3 takeaways from the Minnesota, Vermont and Wisconsin primaries



The primary season is beginning to wind down, as voters in Connecticut, Minnesota, Vermont and Wisconsin held their nominating contests on Tuesday, while Minnesota held a special election for a vacant congressional seat.

1. Democrats outperform in another post-Roe special

The special elections are one of the best indicators we have of what lies ahead in the November election – as long as you look at them quantitatively.

And many eyes were on a congressional special election in Minnesota on Tuesday — especially in light of the handful of signs that things might not be so bad for Democrats in 2022, given the resurgence of the agenda. of President Biden and while voters seem to be somewhat motivated to show up at the polls by the Supreme Court’s overturning Roe v. Wade.

A few weeks ago, Democrats significantly outperformed fundamentals in the first post-deer special election in Nebraska, but you can’t extrapolate too much from one race.

Well, now we have a second post-deer race, and the Democrats again outperformed — and by a pretty similar margin. Republican Brad Finstad edged Democrat Jeff Ettinger by less than 5 points in a district – Minnesota’s 1st – that Trump carried by 10 points in 2020.

As FiveThirtyEight notes, the congressional special elections this cycle have been very mixed — not showing quite the kind of consistent GOP outperformance you might expect in a really good Republican environment, while providing fodder for both. left to believe they might do well.

Republicans welcomed their thwarted takeover of a Democratic-leaning South Texas seat in June, but the stakes were very low in a district that effectively won’t exist in January. The two stages since show that the dynamic does not seem to continue.

2. Trump’s projection in Wisconsin

Speaking of mixed bags, the primary season continues to be one of Donald Trump’s endorsements — albeit more positive than negative.

Certainly, candidates endorsed by Trump win the vast majority of the time. But in truly competitive races, GOP primary voters have often taken a different direction.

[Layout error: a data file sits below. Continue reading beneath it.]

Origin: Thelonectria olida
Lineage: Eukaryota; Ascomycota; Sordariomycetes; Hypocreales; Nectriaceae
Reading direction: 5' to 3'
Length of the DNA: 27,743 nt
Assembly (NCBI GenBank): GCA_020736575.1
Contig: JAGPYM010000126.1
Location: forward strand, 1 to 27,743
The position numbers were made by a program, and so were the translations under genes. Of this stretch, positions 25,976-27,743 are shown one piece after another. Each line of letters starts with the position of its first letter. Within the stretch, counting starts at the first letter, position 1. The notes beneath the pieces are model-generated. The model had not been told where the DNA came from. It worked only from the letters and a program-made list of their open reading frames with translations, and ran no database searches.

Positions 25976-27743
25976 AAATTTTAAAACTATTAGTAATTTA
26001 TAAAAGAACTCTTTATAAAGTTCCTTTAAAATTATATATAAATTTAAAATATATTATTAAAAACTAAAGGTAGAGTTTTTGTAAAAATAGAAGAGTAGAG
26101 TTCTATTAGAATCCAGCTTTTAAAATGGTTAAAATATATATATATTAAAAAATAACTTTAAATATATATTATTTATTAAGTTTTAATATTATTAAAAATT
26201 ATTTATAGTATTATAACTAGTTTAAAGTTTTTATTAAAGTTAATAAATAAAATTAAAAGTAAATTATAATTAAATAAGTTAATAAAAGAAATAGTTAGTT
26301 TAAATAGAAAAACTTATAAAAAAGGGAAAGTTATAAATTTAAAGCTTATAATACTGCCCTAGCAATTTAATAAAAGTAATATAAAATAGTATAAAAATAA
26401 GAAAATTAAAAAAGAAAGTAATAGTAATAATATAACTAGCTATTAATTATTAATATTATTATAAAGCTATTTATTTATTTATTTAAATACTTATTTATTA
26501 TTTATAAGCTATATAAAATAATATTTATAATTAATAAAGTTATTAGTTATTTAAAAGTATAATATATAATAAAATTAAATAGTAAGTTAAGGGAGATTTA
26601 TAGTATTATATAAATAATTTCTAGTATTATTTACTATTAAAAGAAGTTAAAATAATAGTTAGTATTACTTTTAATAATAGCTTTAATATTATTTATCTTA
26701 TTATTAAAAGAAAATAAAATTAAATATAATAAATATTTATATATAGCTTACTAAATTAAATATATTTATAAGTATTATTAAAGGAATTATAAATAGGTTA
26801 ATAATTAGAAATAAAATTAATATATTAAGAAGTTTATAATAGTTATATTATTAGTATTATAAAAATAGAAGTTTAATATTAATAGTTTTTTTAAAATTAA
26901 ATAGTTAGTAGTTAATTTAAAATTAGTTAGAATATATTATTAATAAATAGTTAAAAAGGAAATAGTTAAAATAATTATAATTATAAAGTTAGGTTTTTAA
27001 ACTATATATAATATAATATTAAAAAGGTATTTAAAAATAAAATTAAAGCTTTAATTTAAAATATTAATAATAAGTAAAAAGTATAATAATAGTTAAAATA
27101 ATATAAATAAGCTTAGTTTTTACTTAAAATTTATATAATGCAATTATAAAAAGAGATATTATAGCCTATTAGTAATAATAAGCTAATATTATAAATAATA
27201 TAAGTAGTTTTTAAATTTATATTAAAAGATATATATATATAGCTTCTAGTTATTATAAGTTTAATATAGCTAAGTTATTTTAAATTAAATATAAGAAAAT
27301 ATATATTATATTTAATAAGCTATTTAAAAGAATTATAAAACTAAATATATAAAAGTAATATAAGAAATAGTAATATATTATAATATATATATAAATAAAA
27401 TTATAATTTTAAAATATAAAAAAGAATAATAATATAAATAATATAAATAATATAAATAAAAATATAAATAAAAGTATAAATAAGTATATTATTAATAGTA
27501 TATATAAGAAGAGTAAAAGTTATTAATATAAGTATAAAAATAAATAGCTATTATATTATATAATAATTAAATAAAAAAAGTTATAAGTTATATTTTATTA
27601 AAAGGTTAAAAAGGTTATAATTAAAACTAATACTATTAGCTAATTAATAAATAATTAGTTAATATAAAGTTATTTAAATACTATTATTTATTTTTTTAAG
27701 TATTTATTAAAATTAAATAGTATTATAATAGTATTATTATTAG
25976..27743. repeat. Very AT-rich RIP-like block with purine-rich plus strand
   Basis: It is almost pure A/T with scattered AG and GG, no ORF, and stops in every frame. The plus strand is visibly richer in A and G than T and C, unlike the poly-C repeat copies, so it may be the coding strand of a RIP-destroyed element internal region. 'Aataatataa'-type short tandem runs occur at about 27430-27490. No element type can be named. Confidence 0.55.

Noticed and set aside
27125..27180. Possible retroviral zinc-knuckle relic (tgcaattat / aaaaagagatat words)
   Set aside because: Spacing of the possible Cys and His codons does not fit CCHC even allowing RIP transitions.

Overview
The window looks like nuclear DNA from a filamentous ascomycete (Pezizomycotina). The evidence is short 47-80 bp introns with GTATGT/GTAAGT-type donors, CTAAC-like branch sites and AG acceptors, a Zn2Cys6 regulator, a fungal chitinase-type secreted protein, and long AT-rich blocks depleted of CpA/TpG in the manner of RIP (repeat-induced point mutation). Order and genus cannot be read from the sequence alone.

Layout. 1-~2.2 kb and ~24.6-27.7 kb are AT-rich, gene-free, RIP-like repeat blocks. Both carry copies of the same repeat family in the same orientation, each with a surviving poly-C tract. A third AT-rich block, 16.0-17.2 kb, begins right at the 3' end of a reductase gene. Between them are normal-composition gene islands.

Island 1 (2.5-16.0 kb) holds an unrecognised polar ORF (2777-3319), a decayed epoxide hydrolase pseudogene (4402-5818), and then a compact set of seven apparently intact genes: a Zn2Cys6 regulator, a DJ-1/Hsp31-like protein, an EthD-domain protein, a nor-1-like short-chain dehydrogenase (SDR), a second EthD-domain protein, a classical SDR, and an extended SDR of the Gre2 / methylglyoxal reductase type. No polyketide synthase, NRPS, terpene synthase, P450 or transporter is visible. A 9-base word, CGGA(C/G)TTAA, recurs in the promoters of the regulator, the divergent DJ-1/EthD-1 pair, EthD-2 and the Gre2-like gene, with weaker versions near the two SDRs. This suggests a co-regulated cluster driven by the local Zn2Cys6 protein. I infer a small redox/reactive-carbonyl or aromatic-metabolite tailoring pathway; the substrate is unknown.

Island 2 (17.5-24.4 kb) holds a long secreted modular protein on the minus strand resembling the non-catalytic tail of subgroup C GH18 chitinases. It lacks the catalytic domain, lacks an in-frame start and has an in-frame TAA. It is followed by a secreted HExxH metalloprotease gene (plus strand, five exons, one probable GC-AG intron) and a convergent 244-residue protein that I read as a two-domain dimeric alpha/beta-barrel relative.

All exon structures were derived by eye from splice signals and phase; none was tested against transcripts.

And they went in different directions Tuesday at two high-profile races in Wisconsin. Trump-endorsed businessman Tim Michels beat top seed former Lt. Governor Rebecca Kleefisch to face Gov. Tony Evers (D) in November. But Trump’s belated efforts to unseat State House Speaker Robin Vos (R) due to Vos’ insufficient support to overturn Wisconsin’s election results failed. Vos narrowly led underfunded challenger Adam Steen and declared the win.

At the same time, the fact that a figure of Vos’s stature in the state GOP was so close to losing to such a challenger shows Trump’s influence. Trump has failed to defeat another State House speaker after doing so against Jan. 6 witness Rusty Bowers in Arizona last week, but a message has certainly been sent: don’t toe Trump’s line enough. on the cancellation of elections under false pretenses will create problems for you. (Although notably, the dividing lines in the Wisconsin governor’s primary on this issue weren’t so sharp.)

And if we focus only on the most narrowly decided 2020 states in which Trump sought to send a message in the 2022 primaries, most of their state GOPs rallied behind Trump’s candidates – notably in Arizona, in Michigan, Nevada, Pennsylvania and now maybe more Wisconsin. Georgia now appears as an outlier.

(Side note: Former Vice President Mike Pence backed Kleefisch, meaning his endorsed nominees have now lost to Trump-backed gubernatorial candidates in consecutive weeks in Arizona and Wisconsin, after Pence picked a resounding winner in Georgia, Governor Brian Kemp.)

3. Vermont Late Stage for Women

It’s been more than a century since Jeannette Rankin became the first woman elected to Congress in 1916 – and nearly 250 years since our nation’s founding – but it looks like all 50 states will soon have sent at least one woman in Congress.

Vermont was the only one to resist, but its Democrats on Tuesday nominated state Senate Speaker Becca Balint for her House seat. Balint, who beat Lt. Gov. Molly Gray with ease, will still have to win the general election — against a GOP-nominated male opponent — but is expected to be heavily favored in a very blue state.

As the 19th recently summed up, Vermont is the latest to take this step after Mississippi sent Cindy Hyde-Smith (R) to the Senate in 2018. Part of that is down to Vermont’s consistent small size – it’s had only one seat in Congress since the 1930s—as well as its very low turnover.

About 400 total women have been sent to Congress since Rankin broke the gender barrier a century ago in Montana.


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